During the months of May through to July 2009, a survey of 257 motorcyclists in Ireland (Northern and Southern) and Great Britain (England, Scotland and Wales) was carried out through the internet.

      In conclusion, “near miss” reporting offers authorities, road safety organisations, and researchers the opportunity to develop clearer and more meaningful strategies to reduce road casualties, through further research and even by developing a system of self-reporting.

      View document – pdf – 1.83mb – Click Here

  3. Patrick Linzer says

    I’m from South Africa, which isn’t covered by the survey, so I’m adding this comment here.

    I do a lot of commuting in dense city traffic and have been a motorcyclist since 1980. In that time, I’ve had four scrapes, the first and only one of which was my own doing (applying the front brake too hard on a loose gravel surface the very first time I got on a bike). No serious injuries.

    The second one involved a passenger vehicle braking sharply for no reason at all in front of me as I was looking over my shoulder to overtake it. I still managed mostly to avoid the car but my crash bar struck the car’s bumper. No injuries, except for a nasty bump on my shin from the crash bar.

    The third involved a pedestrian suddenly stepping out from between cars, i.e. jaywalking, during gridlock while I was lane-splitting (which is perfectly legal in South Africa). Nobody was injured, but the bike suffered some horrible scrapes and damage from being dropped, miraculously not hitting anything else.

    The last incident involved a very young and inexperienced driver of a small car driving straight out of a side entrance, and striking the rear wheel of my bike and so knocking it down and me off of it. Fortunately, I was almost at a standstill when this happened. The other driver attempted to flee the scene but was accosted by a quick-thinking motorist who had witnessed the incident and gave chase. A case of reckless and negligent driving is pending.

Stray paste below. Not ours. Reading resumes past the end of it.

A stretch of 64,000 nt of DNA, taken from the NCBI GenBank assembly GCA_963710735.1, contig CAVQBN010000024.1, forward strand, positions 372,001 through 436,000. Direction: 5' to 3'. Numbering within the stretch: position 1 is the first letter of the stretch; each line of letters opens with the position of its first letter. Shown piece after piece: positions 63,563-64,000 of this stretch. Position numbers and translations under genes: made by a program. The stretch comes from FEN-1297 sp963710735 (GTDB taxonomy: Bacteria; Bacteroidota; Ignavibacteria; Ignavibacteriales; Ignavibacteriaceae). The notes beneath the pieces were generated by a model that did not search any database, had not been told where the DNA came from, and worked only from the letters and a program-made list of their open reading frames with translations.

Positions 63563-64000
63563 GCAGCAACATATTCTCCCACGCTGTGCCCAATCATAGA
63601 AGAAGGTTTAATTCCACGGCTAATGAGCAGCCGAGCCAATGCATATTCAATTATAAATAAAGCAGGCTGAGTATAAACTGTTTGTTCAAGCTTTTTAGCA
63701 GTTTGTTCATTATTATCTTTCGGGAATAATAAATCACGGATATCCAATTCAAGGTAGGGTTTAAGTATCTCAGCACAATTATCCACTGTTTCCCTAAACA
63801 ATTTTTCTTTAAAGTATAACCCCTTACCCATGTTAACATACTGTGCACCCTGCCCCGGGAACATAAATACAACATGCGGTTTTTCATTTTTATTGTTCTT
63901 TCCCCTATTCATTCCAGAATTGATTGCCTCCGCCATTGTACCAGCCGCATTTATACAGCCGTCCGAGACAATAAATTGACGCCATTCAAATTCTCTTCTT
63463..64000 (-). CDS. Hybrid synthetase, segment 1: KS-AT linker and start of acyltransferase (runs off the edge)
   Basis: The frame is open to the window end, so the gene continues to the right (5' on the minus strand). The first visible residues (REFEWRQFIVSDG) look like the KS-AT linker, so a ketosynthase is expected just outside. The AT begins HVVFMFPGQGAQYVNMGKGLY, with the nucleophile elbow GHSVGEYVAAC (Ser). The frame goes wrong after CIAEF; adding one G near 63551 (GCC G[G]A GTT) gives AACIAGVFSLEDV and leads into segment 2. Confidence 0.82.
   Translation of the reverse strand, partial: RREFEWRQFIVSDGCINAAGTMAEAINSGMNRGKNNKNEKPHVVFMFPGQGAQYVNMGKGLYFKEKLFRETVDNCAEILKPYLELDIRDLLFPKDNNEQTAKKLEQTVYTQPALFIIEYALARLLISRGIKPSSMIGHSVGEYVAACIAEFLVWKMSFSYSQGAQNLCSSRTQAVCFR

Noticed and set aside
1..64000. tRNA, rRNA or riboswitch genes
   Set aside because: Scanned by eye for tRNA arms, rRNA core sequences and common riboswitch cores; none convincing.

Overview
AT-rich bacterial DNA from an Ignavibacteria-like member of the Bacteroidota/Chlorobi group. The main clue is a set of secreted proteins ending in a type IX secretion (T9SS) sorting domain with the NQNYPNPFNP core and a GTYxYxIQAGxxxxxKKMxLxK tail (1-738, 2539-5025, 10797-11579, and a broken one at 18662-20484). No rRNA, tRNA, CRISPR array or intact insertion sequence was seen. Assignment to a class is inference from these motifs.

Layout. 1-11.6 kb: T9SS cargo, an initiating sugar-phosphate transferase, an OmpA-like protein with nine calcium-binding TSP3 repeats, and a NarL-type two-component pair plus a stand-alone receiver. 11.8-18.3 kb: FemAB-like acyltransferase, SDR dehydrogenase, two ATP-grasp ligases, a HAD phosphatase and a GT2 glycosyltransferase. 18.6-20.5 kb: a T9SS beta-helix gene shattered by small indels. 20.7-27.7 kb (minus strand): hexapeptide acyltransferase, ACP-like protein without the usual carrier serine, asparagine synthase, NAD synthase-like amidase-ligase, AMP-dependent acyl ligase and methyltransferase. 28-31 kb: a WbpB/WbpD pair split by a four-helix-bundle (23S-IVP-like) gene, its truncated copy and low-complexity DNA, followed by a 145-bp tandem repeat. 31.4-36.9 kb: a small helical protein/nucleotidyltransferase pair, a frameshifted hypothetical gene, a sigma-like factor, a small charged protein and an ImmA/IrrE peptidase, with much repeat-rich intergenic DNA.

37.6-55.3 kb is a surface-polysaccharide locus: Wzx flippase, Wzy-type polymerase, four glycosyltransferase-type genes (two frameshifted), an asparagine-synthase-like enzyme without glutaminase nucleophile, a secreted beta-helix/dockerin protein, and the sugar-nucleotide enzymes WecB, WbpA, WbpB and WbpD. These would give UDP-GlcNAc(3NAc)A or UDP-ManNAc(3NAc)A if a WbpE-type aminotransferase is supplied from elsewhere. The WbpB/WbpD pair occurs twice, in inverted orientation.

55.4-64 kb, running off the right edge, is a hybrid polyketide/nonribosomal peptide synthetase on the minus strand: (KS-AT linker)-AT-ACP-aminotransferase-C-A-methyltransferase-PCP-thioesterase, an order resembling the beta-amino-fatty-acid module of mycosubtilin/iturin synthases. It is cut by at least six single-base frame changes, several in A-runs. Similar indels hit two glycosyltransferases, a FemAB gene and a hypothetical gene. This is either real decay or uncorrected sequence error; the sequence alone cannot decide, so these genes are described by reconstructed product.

But probably my greatest bugbear as a longtime motorcyclist is drivers of large SUVs and 4x4s. The vast majority of drivers of these vehicle types seem to have no clue about proper lane position, almost invariably being too far to one side of their lane, rather than in the middle. In contrast, large buses, lorries, and trucks typically get it right. Whether wittingly or unwittingly, those delinquent drivers present a significant hazard to motorcyclists, especially when lane-splitting, which, as I’ve indicated above, is legal in South Africa.

    I don’t know if the above is of any use to the researchers.

  4. Elaine Hardy says

    Hi Patrick,

    The survey is global so South Africa is covered, simply put in the country of residence and country where you crashed in the appropriate question. The period we are looking is between January 2010 and March 2019.

    So if you could fill in the survey that would be fantastic.

    Thanks,

    Elaine

  5. Eselyn Ince says

    I was knocked off my Motorcycle at 2145h, July 22, 2017. I had the right of way in an interection. My 1st accident after close to 30 years of riding. I was unconscious until the ambulance took me to the trauma centre. I sustained an unstable pelvic #. Two wks in trama, two wks in Rehab hospital & sixteen months away from work. Thank God, I was luckier than some. Protocal in Toronto is, you inform your insurance company & you obtain a lawyer. They were instrumental in getting me the help in needed & settling the case; but compensation can not make up for the trust & confidence that’s lost. It can not take away the pain & future discomfort. I thank God for life & I bought another bike. I am now preaching to all 2 wheelers to, wear reglective clothing. It does not take away from the enjoyment of the ride.